The opulent and ornate Orpheum Theater located in the original theater district of downtown Los Angeles played host to a very special concert, Thursday night April 13th. The Last Waltz 40 Tour, billed as a celebration of the 40th anniversary of the Last Waltz concert by The Band, filmed by director Martin Scorsese and made into a documentary of the same name, was originally meant to only be a one-time tribute concert in New Orleans. But the event garnered so much praise and interest it became a national tour and just recently added a second leg of new markets.
The show features a nine-piece core band of Southern rock and New Orleans jazz veterans. The band was fronted by guitarist extraordinaire Warren Haynes and singer-guitarist Jamey Johnson. The rhythm section was composed of legendary music producer Don Was on bass and New Orleans monster funk drummer Terence Higgins. Gov’t Mule keyboardist Danny Louis rounded out the five-piece band and were joined by a four-piece all-star horn section led by Mark Mullins of Bonerama.
The nine-piece band opened with two of The Band’s more well known compositions: “Up on Cripple Creek” and “Stage Fright.” The horn section kicked in on the third song, a cover by Hoagy Carmichael, “Georgia on My Mind,” that would set the pace of the evening’s marathon two-set performance. Classic songs by The Band would be interspersed with covers played at the original Last Waltz.
Towards the beginning, the first of a long parade of very special guests began to appear on stage. The first guests included two New Orleans legends, Dr. John on piano and Cyril Neville on percussion, as Dr. John was one of the original performers at Last Waltz. The raspy-voiced John opened with his original song “Such a Night,” leading the band with a bright honky tonk piano sound. He followed with another Band classic “Down South in New Orleans.” Cyril Neville took over lead vocals for the next song, a cover of the Bo Diddley classic, Who Do You Love?
The core group continued with another Band classic “Rag Mama Rag,” bringing the crowd in the packed theater to their feet. The master of all music that is Blues, Taj Mahal, took over lead vocals for the next Band cover “The Shape I’m In.The Shape I’m In. “ The blues innovator brought his 50 years of musical experience to bear and became the most prolific guest for the rest of the concert, singing, playing guitar and harmonica. Another New Orleans music veteran, singer-guitarist Dave Malone of Radiators fame took over lead vocals, ending the first set with the stirring classic, The Night They Drove Old Dixie Down.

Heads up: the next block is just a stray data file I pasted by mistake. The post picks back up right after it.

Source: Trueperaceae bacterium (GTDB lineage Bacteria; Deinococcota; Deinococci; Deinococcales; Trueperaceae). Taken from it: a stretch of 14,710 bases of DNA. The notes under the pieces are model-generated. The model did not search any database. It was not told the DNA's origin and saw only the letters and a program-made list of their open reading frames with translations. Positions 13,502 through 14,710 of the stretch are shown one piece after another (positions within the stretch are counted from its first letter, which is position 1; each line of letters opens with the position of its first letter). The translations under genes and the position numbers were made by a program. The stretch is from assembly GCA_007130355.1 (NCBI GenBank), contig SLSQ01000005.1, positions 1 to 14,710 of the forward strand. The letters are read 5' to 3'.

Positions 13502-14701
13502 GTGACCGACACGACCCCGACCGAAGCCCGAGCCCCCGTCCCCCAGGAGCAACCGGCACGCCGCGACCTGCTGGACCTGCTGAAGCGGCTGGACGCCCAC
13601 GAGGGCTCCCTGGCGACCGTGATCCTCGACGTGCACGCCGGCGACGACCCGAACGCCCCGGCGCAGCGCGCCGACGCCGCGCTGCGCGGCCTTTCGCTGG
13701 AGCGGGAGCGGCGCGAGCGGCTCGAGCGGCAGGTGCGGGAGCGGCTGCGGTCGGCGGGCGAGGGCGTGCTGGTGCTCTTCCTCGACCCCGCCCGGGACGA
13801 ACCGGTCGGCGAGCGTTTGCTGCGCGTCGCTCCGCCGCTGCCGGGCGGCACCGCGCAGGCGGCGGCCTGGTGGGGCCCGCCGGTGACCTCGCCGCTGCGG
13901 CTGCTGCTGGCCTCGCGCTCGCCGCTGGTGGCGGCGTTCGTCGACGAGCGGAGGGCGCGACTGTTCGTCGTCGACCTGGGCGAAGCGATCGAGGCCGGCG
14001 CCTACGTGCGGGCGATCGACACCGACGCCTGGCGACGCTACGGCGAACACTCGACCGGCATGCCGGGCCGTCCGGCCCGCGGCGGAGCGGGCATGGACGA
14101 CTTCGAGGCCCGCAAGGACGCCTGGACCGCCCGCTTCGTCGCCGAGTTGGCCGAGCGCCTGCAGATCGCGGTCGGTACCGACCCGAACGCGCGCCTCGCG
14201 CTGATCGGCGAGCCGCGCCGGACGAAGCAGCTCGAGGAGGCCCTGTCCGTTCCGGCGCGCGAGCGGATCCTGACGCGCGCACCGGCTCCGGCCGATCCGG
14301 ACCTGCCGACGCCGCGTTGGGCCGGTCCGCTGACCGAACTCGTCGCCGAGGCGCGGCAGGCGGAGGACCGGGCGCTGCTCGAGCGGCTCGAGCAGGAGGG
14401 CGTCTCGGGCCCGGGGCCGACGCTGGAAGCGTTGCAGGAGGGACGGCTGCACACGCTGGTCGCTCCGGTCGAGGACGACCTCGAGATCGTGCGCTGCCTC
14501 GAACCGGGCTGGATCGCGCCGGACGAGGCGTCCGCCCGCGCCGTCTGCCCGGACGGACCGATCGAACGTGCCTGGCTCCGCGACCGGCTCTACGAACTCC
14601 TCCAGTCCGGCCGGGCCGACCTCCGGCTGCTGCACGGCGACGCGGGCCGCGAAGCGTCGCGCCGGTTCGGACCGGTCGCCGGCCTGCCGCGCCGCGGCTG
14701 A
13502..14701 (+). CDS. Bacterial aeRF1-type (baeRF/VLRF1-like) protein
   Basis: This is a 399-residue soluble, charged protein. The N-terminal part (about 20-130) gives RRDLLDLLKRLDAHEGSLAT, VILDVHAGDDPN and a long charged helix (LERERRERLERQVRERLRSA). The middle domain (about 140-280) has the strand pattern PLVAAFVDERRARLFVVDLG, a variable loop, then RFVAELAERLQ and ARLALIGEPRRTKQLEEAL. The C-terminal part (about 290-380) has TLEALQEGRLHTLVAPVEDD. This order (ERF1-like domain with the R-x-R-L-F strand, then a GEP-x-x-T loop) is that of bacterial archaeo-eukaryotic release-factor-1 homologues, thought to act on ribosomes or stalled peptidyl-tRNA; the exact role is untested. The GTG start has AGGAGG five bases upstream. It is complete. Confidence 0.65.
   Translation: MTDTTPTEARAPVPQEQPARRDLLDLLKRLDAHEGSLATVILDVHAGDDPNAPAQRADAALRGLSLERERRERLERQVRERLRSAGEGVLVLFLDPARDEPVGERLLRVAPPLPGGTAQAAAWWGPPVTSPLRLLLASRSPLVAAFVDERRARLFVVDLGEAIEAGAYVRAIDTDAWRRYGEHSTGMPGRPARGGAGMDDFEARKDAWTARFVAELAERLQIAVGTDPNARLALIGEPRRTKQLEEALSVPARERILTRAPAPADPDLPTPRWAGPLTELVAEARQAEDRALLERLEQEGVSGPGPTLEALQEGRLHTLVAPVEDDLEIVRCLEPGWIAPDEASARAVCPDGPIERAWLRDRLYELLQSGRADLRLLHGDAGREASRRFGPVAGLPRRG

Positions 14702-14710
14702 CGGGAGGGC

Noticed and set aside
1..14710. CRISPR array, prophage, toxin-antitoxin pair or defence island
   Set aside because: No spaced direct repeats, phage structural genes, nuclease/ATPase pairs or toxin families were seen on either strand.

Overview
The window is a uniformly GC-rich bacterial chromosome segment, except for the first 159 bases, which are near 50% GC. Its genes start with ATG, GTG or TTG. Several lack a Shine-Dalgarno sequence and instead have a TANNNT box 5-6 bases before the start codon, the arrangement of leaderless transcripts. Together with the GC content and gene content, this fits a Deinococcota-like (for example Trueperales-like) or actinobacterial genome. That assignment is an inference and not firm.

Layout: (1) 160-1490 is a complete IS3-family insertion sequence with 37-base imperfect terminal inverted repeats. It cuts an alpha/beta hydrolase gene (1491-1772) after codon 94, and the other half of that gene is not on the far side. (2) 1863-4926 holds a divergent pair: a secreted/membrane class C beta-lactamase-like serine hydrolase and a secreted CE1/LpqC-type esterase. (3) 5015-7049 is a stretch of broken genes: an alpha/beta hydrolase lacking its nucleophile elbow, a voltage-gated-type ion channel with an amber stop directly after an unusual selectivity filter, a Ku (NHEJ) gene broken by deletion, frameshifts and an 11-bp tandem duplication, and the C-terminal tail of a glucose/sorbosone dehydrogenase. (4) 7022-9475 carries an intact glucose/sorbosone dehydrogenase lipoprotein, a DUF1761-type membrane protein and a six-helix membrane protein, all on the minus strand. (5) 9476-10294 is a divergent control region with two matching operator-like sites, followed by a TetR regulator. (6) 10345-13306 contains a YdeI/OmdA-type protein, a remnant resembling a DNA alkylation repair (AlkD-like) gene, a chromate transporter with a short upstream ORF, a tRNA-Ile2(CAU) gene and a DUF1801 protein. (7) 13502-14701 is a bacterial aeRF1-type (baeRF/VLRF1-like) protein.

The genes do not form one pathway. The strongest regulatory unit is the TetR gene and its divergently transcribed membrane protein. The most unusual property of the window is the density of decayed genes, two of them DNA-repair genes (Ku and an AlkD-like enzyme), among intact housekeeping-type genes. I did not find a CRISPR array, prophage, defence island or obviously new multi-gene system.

While the first set was superb, the second set proved to be even more magical with more surprise guests and lasted nearly 30 minutes longer than the scheduled end time. A few songs in Taj Mahal then shared vocals with Dave Malone as they led the group in two very different cover songs, including the old Eric Von Schmidt classic “Baby, Let Me Follow You Dow” and the Crosby, Stills, Nash, and Young rock masterpiece, “Helpless.” After several more songs, Malone shined on a cover of Little Junior Blue Flames, “Mystery Train.”
Singer-guitarist Bob Malone joined the jam next, turning in one of the most explosive blues-drenched performances of the concert. The former guitarist for Muddy Waters’ band, he also played at the Last Waltz and shared fascinating stories with the crowd between songs. He spoke about how Bob Dylan and Keith Richards organizing a jam session back at the hotel after the historic concert that lasted until sunrise. Malone played a stirring cover of Muddy Waters, “Mannish Boy,” and several other blues nuggets.
Just as the concert seemed to have reached a crescendo of fever-pitched energy, the show took on a whole new meaning and tone as one of the only two surviving members of the original Band, Garth Hudson appeared. It was a bittersweet moment as the long white haired keyboardist looked frail and old shuffling onstage. But once he began to play piano it was clear that his musical magic was intact. A brilliant piano solo segued into the Band classic, “The Weight.”
The group ended the second set of the Orpheum show with a rousing cover of the Bob Dylan’s “I Shall Be Released.”After a standing ovation that lasted several minutes, Hudson returned to play a searing solo on his prized Lowrey organ, on “Chest Fever.” Then he was joined by all the players of the evening sans Dr, John and an additional guitarist, Jimmy Vivinol; it wIt was nearly midnight when the band took their final bow at this historic tribute.